The Veggie Bacon-Cheeseburger

The Veggie Bacon-Cheeseburger    —by Jinny Batterson

Our family celebrations have nearly always involved food. Back in the days when extended family dinners with more than ten members were permissible, we’d gather for most major holidays around an abundantly filled dining table. 

Over time, food sensitivities for the older generation have increased; our consumption of sugar-laden or fat-laden choices has become more limited. Some in all generations have long-standing food allergies, which need to be factored in when cooking for the entire group. We span a broader range of ethnic cooking preferences than our parents’ generation ever thought of. Some in the generation now entering middle age stick pretty close to the “meat and potatoes” regimen of their childhoods, while others have decided to become vegetarian. They exhort the rest of us to follow their example. 

Numerous studies point to a mainly plant-based diet as healthier both for individuals and for the environment. Plants generally have less cholesterol and other not-good-for-you’s. They require fewer inputs per usable calorie than any sort of meat. They do not require lots of land. Plants do not get confined in tightly spaced feeding pens like the less-humane livestock practices.

Before covid-19 appeared on the scene, I’d begun experiments with meat substitutes and with more veggie-friendly meals.

Of course, the current virus pandemic has temporarily upended our food system, along with diminishing the chances for big family gatherings. For the near term, we’ll continue to eat most of our meals at home in our nuclear families. No weekly restaurant explorations. Less frequent take-out meals, even, as some of our favorite area small restaurants close. Those of us still lucky enough to have incomes continue to have broader choices in our shopping and eating habits. The best choices we can make often involve shopping carefully at small local groceries and farmers’ markets to help them stay in business, plus contributing to local food banks and emergency food supply efforts.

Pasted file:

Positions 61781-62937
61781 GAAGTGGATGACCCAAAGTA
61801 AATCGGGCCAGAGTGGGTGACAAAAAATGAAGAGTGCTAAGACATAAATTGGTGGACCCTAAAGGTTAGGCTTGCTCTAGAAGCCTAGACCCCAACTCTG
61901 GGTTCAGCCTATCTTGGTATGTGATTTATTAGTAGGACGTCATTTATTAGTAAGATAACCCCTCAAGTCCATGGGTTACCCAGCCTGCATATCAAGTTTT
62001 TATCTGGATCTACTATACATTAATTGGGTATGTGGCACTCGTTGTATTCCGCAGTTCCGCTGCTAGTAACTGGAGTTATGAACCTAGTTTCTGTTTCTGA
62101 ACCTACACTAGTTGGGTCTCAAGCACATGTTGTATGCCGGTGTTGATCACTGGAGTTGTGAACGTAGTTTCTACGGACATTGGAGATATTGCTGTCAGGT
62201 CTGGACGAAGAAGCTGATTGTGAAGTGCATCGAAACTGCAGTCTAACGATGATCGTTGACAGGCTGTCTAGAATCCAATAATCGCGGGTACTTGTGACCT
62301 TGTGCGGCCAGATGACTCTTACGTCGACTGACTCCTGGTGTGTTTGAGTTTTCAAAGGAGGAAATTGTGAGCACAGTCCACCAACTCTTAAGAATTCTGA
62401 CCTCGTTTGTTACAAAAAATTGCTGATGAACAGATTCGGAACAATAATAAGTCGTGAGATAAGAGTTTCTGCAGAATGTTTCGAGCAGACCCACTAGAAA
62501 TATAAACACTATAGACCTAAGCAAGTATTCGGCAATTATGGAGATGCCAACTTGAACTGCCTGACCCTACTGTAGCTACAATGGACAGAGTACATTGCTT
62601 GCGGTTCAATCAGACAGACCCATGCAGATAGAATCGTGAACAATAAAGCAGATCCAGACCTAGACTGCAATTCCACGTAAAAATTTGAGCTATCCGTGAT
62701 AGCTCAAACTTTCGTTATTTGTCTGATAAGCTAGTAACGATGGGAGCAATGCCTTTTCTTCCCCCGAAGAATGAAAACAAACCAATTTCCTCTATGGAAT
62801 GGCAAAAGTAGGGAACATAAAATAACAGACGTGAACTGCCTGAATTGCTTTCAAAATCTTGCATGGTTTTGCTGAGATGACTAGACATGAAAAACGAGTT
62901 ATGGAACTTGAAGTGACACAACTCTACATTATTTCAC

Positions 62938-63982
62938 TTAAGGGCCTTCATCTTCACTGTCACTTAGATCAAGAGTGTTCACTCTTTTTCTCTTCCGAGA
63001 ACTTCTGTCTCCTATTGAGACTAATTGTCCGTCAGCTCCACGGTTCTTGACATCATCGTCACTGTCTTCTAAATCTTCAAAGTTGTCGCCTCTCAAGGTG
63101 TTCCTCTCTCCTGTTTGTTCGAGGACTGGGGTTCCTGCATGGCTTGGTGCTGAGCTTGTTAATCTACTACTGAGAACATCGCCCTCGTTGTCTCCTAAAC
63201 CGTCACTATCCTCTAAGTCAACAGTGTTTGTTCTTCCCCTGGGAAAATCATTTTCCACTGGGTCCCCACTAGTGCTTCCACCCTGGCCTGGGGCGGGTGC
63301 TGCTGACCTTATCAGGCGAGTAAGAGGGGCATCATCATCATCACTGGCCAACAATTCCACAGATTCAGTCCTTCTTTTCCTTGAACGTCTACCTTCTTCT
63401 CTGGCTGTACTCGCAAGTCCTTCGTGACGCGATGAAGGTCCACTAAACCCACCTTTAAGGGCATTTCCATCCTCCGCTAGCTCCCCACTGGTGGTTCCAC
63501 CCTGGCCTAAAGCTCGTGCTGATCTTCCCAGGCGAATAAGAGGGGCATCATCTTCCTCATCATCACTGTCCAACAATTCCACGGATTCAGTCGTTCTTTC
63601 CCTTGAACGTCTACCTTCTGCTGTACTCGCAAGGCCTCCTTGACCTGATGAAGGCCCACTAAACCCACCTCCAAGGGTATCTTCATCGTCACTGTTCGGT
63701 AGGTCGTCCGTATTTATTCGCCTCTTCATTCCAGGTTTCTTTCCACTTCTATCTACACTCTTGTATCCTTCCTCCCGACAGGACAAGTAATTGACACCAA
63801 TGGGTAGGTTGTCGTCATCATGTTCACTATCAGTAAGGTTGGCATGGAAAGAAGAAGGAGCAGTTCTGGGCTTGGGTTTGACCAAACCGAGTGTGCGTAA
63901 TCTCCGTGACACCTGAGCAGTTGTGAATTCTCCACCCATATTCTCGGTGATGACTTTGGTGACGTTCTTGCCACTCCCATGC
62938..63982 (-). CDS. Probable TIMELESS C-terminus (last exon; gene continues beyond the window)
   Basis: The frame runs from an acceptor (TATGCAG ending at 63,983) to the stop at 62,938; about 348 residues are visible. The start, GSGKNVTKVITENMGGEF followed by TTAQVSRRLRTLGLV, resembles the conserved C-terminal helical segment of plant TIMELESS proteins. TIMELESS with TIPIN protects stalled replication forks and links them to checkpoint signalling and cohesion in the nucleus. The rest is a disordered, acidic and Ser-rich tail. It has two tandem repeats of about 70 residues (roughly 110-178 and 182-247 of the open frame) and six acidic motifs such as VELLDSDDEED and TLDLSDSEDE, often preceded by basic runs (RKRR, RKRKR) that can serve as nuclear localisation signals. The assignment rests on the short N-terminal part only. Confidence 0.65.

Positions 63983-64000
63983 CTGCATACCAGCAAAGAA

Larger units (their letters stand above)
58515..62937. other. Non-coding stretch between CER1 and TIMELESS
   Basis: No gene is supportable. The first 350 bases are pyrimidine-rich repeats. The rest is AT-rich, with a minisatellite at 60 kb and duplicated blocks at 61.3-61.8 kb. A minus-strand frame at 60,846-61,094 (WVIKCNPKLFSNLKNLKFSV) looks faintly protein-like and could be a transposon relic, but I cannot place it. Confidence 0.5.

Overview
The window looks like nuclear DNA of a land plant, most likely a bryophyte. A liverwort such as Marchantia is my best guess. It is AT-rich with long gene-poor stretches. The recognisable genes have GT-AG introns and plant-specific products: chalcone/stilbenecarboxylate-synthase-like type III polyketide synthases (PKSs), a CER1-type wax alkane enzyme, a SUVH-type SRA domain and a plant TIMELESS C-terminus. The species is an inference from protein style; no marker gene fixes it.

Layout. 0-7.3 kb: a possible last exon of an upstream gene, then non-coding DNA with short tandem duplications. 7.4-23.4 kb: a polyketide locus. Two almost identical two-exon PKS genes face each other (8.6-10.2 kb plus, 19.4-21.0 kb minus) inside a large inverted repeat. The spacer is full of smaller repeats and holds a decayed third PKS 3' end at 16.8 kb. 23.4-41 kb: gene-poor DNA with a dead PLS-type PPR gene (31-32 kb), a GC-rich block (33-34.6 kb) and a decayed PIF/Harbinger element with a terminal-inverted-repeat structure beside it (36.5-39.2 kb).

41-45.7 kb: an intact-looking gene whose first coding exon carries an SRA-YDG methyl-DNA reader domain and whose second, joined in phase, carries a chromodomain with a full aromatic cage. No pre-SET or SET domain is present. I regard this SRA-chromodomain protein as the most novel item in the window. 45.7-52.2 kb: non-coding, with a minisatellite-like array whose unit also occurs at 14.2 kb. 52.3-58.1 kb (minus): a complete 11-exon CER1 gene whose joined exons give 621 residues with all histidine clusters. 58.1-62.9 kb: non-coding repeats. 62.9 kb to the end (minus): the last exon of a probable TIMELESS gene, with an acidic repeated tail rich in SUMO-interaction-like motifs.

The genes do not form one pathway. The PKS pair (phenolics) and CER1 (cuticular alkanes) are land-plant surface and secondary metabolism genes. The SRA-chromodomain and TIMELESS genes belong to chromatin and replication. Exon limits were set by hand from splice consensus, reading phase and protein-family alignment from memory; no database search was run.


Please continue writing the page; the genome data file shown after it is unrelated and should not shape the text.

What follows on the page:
For family meals, I’ve tried to continue a more-vegetarian pattern. However, I have yet to find a burger substitute that is quite as satisfying as a “real” meaty burger.  When I recently looked into the fridge for inspiration for supper, I pulled out a couple patties of a not-yet-taste-tested brand of veggie burger.   

“They’d taste much better with some bacon on top,” my husband interjected. Last week, when it had been his turn to mask up and brave the grocery stores, he’d brought home a substantial package of deli-style real bacon. Our stock of cheeses was generous, so I topped off each burger-plus-bacon-on-toast with a slice of Swiss, melting it via a few seconds in the microwave. The result was a good bit tastier than plain veggie burgers. 

It was not until a later phone check-in with a non-vegetarian son that we got gently reminded of the incongruity of a veggie bacon-cheeseburger.  As all of us continue to navigate this novel pandemic, may most of the incongruities we encounter be this benign. Please take good care, all!  

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